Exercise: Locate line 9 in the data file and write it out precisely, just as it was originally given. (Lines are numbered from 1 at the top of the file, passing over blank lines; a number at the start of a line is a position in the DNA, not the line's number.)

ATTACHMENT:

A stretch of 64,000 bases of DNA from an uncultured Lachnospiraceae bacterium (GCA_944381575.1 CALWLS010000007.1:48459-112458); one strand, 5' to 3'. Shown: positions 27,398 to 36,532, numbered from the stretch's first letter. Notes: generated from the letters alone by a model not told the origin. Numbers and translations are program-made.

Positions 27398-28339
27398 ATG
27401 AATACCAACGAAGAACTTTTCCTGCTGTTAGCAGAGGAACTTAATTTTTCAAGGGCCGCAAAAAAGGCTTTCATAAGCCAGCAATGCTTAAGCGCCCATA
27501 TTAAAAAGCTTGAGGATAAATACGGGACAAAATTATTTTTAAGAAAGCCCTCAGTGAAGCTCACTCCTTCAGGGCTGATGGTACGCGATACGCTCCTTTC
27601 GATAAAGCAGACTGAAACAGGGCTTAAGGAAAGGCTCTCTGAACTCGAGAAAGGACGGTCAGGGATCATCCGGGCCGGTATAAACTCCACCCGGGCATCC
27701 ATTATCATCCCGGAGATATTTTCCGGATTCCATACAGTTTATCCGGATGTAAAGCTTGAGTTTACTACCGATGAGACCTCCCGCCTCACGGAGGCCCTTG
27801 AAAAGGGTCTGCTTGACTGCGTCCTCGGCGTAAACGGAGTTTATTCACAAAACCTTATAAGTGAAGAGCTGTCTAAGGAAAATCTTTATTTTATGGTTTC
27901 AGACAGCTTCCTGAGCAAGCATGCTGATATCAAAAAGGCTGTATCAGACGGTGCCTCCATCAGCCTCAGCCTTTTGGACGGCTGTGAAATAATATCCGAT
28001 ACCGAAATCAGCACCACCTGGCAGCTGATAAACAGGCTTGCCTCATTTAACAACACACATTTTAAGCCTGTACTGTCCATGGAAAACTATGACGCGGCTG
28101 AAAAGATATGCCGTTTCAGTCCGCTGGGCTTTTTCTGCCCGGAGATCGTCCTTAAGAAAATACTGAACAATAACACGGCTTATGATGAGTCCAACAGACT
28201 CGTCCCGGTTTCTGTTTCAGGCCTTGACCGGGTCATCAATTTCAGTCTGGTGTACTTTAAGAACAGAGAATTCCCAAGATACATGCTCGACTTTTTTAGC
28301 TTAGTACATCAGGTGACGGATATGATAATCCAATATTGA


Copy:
27901 AGACAGCTTCCTGAGCAAGCATGCTGATATCAAAAAGGCTGTATCAGACGGTGCCTCCATCAGCCTCAGCCTTTTGGACGGCTGTGAAATAATATCCGAT